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scientific publications on the "Square-rectangle problem"?

 
 
Philip Potter
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      02-02-2010
On 01/02/2010 16:23, Stefan Ram wrote:
> http://www.velocityreviews.com/forums/(E-Mail Removed)-berlin.de (Stefan Ram) writes:
>> It has been solved by me some years ago - I don't know if
>> anyone else has published this solution, but I guess so:

>
> I have been looking around and found:
>
> http://en.wikipedia.org/wiki/Covaria...mputer_science)
>
> Using the terms from this article, I can define a function:
>
> *: T -> T*
>
> that maps a type T of values to a type T* of storage cells
> for such values, and the essential assertion then becomes:
>
> * is contravariant.
>
> That is, using »<=« from this article:
>
> square <= rectangle, but
> rectangle* <= square*.


I agree that a square value is a rectangle value.
I don't agree that a rectangle store is a square store.

Everything that I can say about a rectangle value also applies to square
values, but I can come up with properties about a square store that do
not apply to a rectangle store. In particular:

A square store is guaranteed to hold a square. A rectangle store has no
such guarantee.

A rectangle store which currently holds a nonsquare rectangle is
certainly not useful as a square store.

Therefore, at this level of abstraction, Liskov substitutability is not
satisfied. I can see that perhaps, if you introduce some more conditions
or clarifications, a rectangle store might be considered to be a square
store, but right now neither seems to be an example of the other.

Phil
 
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tonydee
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      02-03-2010
On Feb 2, 1:30*am, (E-Mail Removed)-berlin.de (Stefan Ram) wrote:
> Tony D <(E-Mail Removed)> writes:
> >what functions are appropriate in the interfaces, any inheritance
> >relationship, justified in terms of implications to correct design and
> >usage.

>
> * Such questions are best discussed given a specific set of
> * requirements for a programming task.
>
> * For example, when someone tells me to write a shape
> * editor where one can edit rectangles and squares, these
> * requirements would eventually lead to a class design,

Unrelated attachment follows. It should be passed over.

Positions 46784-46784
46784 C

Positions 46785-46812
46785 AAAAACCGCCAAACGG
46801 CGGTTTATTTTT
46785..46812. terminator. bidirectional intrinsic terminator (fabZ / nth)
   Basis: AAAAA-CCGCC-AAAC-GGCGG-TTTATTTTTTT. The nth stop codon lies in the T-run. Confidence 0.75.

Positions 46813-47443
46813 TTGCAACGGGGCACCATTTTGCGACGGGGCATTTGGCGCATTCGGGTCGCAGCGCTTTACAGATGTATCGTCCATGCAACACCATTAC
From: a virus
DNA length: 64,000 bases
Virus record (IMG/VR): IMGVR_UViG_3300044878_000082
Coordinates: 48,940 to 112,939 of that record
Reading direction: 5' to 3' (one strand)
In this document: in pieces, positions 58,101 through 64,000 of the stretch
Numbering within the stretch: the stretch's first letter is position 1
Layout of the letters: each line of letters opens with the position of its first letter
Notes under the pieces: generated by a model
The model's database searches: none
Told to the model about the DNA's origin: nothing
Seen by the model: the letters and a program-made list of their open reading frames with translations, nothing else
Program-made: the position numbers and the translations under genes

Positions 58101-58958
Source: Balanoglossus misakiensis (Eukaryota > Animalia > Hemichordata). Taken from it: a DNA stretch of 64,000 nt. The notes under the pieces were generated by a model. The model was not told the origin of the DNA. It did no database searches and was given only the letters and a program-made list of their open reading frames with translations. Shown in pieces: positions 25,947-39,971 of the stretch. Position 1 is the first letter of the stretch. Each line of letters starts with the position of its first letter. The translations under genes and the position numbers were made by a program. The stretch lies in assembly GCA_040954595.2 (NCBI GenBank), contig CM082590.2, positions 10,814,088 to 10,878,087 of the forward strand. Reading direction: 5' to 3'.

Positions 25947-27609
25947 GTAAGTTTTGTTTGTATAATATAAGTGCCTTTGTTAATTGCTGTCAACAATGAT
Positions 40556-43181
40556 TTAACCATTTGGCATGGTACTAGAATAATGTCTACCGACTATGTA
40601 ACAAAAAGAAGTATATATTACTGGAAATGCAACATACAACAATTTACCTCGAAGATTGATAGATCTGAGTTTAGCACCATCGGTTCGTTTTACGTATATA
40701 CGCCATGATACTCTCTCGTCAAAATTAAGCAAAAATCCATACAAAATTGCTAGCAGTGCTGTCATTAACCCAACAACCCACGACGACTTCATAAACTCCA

> * possibly with certain subtype-relationships.
>
> * Without specific requirements, we can not derive enough
> * information from just the words »square« and »rectangle«
> * to get such a design.


Agreed, but is it not the exploration of options and implications in
this space that makes the square/rectangle circle/ellipse problem
space educational?
 
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Stefan Ram
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      02-03-2010
tonydee <(E-Mail Removed)> writes:
>Agreed, but is it not the exploration of options and implications in
>this space that makes the square/rectangle circle/ellipse problem
>space educational?


Educational or just entertaining?

Whenever one has a specific assignment, one has a context.

Given just the words one can only use the mathematical
definition, because this is the realm those words come from.
By this, a circle is the set of all points where the
distance from a given point is a given constant while an
ellipse is the set of all points in a plane such that the
sum of the distances to two fixed points is a given constant.

By this definition, every circle is an ellipse, because
here, set theory applies.

So in programming, to come to other conclusions, one needs
to use other meanings of »circle« and »ellipse«, and those
cannot be derived from just those words.

 
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Stefan Ram
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      02-03-2010
Philip Potter <(E-Mail Removed)> writes:
>A square store is guaranteed to hold a square. A rectangle store has no
>such guarantee.
>A rectangle store which currently holds a nonsquare rectangle is
>certainly not useful as a square store.


If a rectangle store can store a width and a height, then it
can store a square by storing the width and the height of
the square (which happen to be equal to each other for a square).

Assuming for simplicity rectangles and squares with borders
that are parallel to the axes of the coordinate system, both
have only the width and height as their properties.

(However, you might define some of these terms in other ways,
and then you would be right. So here, everything depends on the
definitions used for these terms.)

 
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tonydee
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      02-03-2010
On Feb 3, 1:45*pm, (E-Mail Removed)-berlin.de (Stefan Ram) wrote:
> tonydee <(E-Mail Removed)> writes:
> >Agreed, but is it not the exploration of options and implications in
> >this space that makes the square/rectangle circle/ellipse problem
> >space educational?

>
> * Educational or just entertaining?
>
> * Whenever one has a specific assignment, one has a context.
>
> * Given just the words one can only use the mathematical
> * definition, because this is the realm those words come from.


Not so, the words also have meaning in common usage.

> * By this, a circle is the set of all points where the
> * distance from a given point is a given constant while an